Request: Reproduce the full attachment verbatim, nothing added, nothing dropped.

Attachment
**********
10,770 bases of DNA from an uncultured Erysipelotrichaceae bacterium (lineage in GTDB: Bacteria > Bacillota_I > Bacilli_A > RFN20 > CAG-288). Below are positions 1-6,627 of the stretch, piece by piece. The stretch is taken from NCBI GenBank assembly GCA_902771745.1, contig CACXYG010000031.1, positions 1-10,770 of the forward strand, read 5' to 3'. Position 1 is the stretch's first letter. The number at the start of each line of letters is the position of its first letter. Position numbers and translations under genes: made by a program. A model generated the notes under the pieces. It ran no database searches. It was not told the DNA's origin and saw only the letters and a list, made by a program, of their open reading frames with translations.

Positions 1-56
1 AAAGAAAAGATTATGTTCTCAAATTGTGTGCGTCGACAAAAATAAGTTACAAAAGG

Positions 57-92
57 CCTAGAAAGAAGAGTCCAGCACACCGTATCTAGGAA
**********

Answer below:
10,770 bases of DNA from an uncultured Erysipelotrichaceae bacterium (lineage in GTDB: Bacteria > Bacillota_I > Bacilli_A > RFN20 > CAG-288). Below are positions 1-6,627 of the stretch, piece by piece. The stretch is taken from NCBI GenBank assembly GCA_902771745.1, contig CACXYG010000031.1, positions 1-10,770 of the forward strand, read 5' to 3'. Position 1 is the stretch's first letter. The number at the start of each line of letters is the position of its first letter. Position numbers and translations under genes: made by a program. A model generated the notes under the pieces. It ran no database searches. It was not told the DNA's origin and saw only the letters and a list, made by a program, of their open reading frames with translations.

Positions 1-56
1 AAAGAAAAGATTATGTTCTCAAATTGTGTGCGTCGACAAAAATAAGTTACAAAAGG

Positions 57-92
57 CCTAGAAAGAAGAGTCCAGCACACCGTATCTAGGAA